Philosophers are apt to assume that impartial thinking is both possible and desirable. This article, originating in a very definite doubt of this assumption, is an attempt at an examination of the problem.
This article supplements our earlier paper on synaesthesia published in JCS (Ramachandran & Hubbard, 2001a). We discuss the phenomenology of synaesthesia in greater detail, raise several new questions that have emerged from recent studies, and suggest some tentative answers to these questions.
(1) The induced colours led to perceptual grouping and pop-out, (2) a grapheme rendered invisible through ‘crowding’ or lateral masking induced synaesthetic colours — a form of blindsight — and (3) peripherally presented graphemes did not induce colours even when they were clearly visible. Taken collectively, these and other experiments prove conclusively that synaesthesia is a genuine percep- tual phenomenon, not an effect based on memory associations from childhood or on vague metaphorical speech. We identify different subtypes of number–colour synaesthesia (...) and propose that they are caused by hyperconnectivity between col- our and number areas at different stages in processing; lower synaesthetes may have cross-wiring (or cross-activation) within the fusiform gyrus, whereas higher synaesthetes may have cross-activation in the angular gyrus. This hyperconnec- tivity might be caused by a genetic mutation that causes defective pruning of con- nections between brain maps. The mutation may further be expressed selectively (due to transcription factors) in the fusiform or angular gyri, and this may explain the existence of different forms of synaesthesia. If expressed very diffusely, there may be extensive cross-wiring between brain regions that represent abstract concepts, which would explain the link between creativity, metaphor and synaesthesia (and the higher incidence of synaesthesia among artists and poets). Also, hyperconnectivity between the sensory cortex and amygdala would explain the heightened aversion synaesthetes experience when seeing numbers printed in the ‘wrong’ colour. Lastly, kindling (induced hyperconnectivity in the temporal lobes of temporal lobe epilepsy [TLE] patients) may explain the purported higher incidence of synaesthesia in these patients. We conclude with a synaesthesia-based theory. (shrink)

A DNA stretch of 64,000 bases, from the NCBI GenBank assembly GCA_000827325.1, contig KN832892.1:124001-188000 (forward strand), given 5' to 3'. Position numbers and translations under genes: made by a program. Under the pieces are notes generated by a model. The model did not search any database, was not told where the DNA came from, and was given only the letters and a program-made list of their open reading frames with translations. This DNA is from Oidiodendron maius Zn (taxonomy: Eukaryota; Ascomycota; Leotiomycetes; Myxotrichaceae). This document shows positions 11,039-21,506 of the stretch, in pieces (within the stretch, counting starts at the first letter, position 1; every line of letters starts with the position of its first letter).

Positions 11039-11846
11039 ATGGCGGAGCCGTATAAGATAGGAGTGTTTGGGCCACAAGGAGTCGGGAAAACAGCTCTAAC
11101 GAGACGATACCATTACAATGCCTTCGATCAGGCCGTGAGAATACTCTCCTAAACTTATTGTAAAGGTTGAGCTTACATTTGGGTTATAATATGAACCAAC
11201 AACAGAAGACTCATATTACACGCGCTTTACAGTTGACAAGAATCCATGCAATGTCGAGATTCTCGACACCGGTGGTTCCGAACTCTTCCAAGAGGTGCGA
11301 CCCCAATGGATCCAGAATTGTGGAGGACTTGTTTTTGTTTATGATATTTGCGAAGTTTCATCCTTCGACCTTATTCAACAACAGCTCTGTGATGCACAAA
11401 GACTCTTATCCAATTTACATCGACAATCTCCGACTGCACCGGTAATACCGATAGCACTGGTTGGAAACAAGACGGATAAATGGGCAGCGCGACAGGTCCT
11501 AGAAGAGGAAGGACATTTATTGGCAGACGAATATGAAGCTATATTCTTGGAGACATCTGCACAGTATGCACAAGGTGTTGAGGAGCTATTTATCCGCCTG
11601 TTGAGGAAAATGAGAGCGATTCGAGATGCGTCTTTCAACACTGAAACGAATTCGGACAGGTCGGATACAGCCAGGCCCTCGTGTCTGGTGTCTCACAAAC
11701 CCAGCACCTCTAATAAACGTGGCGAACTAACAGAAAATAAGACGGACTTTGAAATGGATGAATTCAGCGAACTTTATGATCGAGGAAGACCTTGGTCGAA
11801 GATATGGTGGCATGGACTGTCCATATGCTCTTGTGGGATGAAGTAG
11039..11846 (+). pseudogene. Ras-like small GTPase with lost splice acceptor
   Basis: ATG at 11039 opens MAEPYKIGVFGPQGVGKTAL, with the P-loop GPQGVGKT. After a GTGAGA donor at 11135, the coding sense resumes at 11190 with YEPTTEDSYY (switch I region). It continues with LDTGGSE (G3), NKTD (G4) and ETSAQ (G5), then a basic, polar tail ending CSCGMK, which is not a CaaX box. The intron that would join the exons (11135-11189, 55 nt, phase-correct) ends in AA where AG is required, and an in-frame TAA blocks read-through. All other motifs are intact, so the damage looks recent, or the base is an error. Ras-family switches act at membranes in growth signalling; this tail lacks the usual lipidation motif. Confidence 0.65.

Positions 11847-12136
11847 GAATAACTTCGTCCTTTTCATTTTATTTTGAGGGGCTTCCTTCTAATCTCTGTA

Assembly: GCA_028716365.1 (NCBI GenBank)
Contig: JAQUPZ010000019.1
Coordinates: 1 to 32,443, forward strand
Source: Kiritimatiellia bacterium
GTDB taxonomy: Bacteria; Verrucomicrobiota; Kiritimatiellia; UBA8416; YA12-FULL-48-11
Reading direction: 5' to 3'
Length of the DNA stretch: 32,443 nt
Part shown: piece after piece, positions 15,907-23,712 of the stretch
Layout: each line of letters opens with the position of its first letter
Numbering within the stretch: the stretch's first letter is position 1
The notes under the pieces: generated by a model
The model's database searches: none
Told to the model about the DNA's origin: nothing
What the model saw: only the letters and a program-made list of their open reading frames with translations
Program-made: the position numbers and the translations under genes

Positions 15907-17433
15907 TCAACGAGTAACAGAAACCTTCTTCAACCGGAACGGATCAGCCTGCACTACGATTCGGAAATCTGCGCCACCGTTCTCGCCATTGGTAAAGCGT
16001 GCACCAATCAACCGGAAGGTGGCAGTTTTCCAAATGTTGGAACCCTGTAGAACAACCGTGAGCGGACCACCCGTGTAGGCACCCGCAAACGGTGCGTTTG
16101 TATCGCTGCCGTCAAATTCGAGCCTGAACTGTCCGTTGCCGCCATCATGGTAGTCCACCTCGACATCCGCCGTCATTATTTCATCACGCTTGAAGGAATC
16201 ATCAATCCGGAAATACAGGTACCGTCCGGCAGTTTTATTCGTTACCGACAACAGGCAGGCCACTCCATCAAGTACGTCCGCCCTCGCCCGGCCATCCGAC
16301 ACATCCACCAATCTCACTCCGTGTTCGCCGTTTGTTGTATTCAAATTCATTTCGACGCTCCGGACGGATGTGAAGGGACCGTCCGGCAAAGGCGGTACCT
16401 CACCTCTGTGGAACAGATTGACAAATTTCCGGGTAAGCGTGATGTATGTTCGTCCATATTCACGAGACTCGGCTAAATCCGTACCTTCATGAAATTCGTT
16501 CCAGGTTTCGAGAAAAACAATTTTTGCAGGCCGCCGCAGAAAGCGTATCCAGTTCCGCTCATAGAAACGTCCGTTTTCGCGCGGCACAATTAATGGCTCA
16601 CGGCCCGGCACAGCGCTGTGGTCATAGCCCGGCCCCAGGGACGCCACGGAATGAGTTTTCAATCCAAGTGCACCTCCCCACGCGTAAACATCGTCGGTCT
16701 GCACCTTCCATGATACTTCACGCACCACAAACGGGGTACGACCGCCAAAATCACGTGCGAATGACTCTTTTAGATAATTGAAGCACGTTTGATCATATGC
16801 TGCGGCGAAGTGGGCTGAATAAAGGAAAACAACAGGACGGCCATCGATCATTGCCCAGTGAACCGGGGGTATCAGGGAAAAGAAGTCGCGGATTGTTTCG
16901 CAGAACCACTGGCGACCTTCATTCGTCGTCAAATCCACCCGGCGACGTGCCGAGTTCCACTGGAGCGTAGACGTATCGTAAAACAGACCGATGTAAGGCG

We studied two otherwise normal, synaesthetic subjects who `saw' a speci¢c colour every time they saw a speci¢c number or letter. We conducted four experiments in order to show that this was a genuine perceptual experience rather than merely a memory association. (i)The synaesthetically induced colours could lead to perceptual grouping, even though the inducing numerals or letters did not. (ii)Synaesthetically induced colours were not experienced if the graphemes were presented peripherally. (iii)Roman numerals were ine¡ective: the actual number grapheme was (...) required. (iv)If two graphemes were alternated the induced colours were also seen in alternation. However, colours were no longer experienced if the graphemes were alternated at more than 4 Hz. We propose that grapheme colour synaesthesia arises from `cross-wiring' between the `colour centre' (area V4 or V8)and the `number area', both of which lie in the fusiform gyrus. We also suggest a similar explanation for the representation of metaphors in the brain: hence, the higher incidence of synaesthesia among artists and poets. (shrink)